There sure is a whole lot of stuff happening in these plays. Sean Holmes and Ilinca Radulian’s co-directed productions of Henry VI and Richard III (playing in rep at the Sam Wanamaker Playhouse) are full of the gleeful joy of carnage. They leap from kill to kill, all action, almost all plot. The ideological question of who has the right to rule England ultimately becomes less interesting than the question of who is going to die next and how. I’m not sure the whole thing is entirely successful, but there’s something enjoyably batshit and full-pelt about it.
It’s always crystal clear what’s going on, to be fair: the Globe ensemble’s multi-roling is as professional as you’d hope and the cuts to Henry VI are straight to the point. I didn’t know it at all before seeing it, so I’d assumed it was one of the bad ones, but the Globe has ditched Part 1 and streamlined Parts 2 and 3 into a single massive play during which you don’t have time to get bored and start questioning things because something happens in every single scene.
There’s a lads lads lads energy onstage. In Henry VI, the warring Yorkists and Lancastrians wear red and white football shirts and refresh themselves from a bucket of cans. They chant “ENGLAND!” whenever the word is mentioned. It’s less like commitment to a cause than a way of butting into a long-winded speech. It’s a world in which violence holds sway over the word.
In the programme notes, the Globe’s Artistic Director Michelle Terry says that these plays introduce their season ‘exploring the power and perception of the feminine’. I’m not super-convinced by this. The women’s main power in these plays is that they’re inconvenient; they’re stumbling blocks in the way of men’s designs. Queen Margaret is the only real exception: in Henry VI she wages war on the Duke of York and his sons when her husband is too much of a milky little sop to put up a fight. Played by Steffan Donnelly – but not as a draggy joke – she’s scrawny and steely in Henry VI, rolling up her sleeves to shove York’s face into the ground. In Richard III, she’s the one character apart from Richard who carries the memory of war into the new piping time of peace. By then, she’s carrying her grief around in a dirty plastic bag, hurling curses, spitting venom.
As Margaret’s power wanes over the course of the plays, Richard’s power grows. (Up to a point. Spoiler, he dies at the end.) There’s a shift from the rough-and-ready world of Henry VI, where no-one has the chance to do much sneaky insinuation before someone else puts a blunt and brutal stop to it. Richard III picks up where the first play leaves off chronologically, and soon switches gear into something coiled and tidier.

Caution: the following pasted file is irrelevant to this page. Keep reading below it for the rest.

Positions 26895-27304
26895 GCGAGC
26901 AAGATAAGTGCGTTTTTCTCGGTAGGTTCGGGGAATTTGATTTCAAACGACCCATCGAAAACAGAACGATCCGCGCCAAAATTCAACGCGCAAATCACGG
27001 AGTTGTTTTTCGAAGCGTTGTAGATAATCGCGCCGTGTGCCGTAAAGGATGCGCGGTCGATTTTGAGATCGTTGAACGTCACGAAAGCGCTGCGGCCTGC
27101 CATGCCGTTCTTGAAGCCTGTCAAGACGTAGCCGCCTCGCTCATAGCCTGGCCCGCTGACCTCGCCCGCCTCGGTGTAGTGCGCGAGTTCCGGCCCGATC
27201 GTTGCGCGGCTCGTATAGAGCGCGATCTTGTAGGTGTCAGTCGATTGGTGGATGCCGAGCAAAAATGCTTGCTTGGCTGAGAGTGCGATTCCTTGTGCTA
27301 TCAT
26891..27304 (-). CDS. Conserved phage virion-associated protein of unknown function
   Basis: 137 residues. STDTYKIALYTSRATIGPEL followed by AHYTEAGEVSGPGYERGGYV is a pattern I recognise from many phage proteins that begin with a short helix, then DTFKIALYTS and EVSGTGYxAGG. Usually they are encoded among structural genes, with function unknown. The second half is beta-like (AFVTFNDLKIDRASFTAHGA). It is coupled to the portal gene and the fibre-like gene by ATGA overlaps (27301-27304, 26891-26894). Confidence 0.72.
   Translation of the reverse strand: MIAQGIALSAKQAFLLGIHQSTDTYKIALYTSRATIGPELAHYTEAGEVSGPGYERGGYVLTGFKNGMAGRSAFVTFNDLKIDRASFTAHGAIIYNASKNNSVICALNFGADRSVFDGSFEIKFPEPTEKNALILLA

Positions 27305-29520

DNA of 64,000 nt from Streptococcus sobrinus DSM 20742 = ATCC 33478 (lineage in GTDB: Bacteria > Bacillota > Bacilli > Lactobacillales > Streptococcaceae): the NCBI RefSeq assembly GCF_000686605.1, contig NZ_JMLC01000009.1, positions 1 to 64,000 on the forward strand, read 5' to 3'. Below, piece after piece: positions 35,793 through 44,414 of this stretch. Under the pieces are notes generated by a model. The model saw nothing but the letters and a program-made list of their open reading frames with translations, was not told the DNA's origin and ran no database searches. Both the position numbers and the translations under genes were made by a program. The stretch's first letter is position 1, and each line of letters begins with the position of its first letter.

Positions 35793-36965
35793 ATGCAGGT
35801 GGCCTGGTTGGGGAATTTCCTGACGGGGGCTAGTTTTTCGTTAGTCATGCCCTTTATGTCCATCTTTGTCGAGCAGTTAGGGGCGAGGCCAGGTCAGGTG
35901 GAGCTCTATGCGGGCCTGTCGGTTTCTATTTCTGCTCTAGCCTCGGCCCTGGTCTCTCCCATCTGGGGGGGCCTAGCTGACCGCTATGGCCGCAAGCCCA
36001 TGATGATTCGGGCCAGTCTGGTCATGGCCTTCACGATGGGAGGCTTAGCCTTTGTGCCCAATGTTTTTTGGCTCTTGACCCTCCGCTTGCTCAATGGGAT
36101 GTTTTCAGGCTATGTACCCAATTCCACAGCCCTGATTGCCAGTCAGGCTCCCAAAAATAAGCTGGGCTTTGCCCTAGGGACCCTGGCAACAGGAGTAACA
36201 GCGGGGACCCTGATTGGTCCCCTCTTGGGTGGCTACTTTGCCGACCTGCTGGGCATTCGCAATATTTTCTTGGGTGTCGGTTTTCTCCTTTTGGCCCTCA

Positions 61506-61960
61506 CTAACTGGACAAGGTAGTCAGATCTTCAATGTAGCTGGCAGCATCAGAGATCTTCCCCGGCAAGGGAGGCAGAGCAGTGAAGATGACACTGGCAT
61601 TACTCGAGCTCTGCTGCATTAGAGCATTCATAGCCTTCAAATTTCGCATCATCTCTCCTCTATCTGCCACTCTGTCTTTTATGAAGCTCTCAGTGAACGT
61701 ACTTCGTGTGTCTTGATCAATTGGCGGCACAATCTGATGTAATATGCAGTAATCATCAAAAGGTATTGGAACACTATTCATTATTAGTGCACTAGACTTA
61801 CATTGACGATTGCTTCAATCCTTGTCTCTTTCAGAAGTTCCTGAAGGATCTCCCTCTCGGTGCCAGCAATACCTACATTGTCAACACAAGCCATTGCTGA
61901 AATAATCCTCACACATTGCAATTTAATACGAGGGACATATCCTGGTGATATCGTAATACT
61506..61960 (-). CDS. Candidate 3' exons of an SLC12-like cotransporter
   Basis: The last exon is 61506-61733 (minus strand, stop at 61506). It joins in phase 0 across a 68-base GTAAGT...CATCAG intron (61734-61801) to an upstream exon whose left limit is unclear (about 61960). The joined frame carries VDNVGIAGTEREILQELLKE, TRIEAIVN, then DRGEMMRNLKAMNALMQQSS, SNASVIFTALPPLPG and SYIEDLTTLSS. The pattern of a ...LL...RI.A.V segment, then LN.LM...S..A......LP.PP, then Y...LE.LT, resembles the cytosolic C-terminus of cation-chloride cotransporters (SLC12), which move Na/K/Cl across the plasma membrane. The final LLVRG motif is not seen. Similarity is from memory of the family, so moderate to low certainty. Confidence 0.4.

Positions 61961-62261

The new courtiers suit up like 1970s gangsters: big-lapelled blazers, black polo necks, gold necklaces. Richard wears a signet ring. His oily ally the Duke of Buckingham (Jonathan Broadbent) looks like a bent lawyer in the pay of the Kray twins. They’ve got a knuckled menace and swagger.
Sophie Russell’s Richard doesn’t have a physical deformity – or a ton of psychological depth. He’s a slinky, cocksure, fun-loving guy. He might hate himself but he isn’t going to let that get in the way of a good time. It’s a slightly shallow characterisation, but whatever, it’s pure fun to watch. Every time one of his enemies is dispatched, he arrives just in time to see them take their final breath, dressed in a variety of tight white suits, crooning a goodbye love song and thanks for the memories.
Russell is clearly the lead figure in the second play, but the whole ensemble are really really good, throughout the double bill. John Lightbody is great both as the honourable Humphrey, Duke of Gloucester in Henry VI and as Richard III’s murderous henchman Sir Richard Ratcliffe, tapping scissors through necks with a weary precision. Sarah Amankwah is chilling as Gloucester’s scheming wife Eleanor and then a ball of wired, scrappy energy as Edward of York, later King Edward IV.
Holmes and Radulian have orchestrated a madcap, bloody ride through the Wars of the Roses: Shakespearean civil war as Tarantino-esque entertainment. It’s sometimes nasty and brutish but it’s never dull.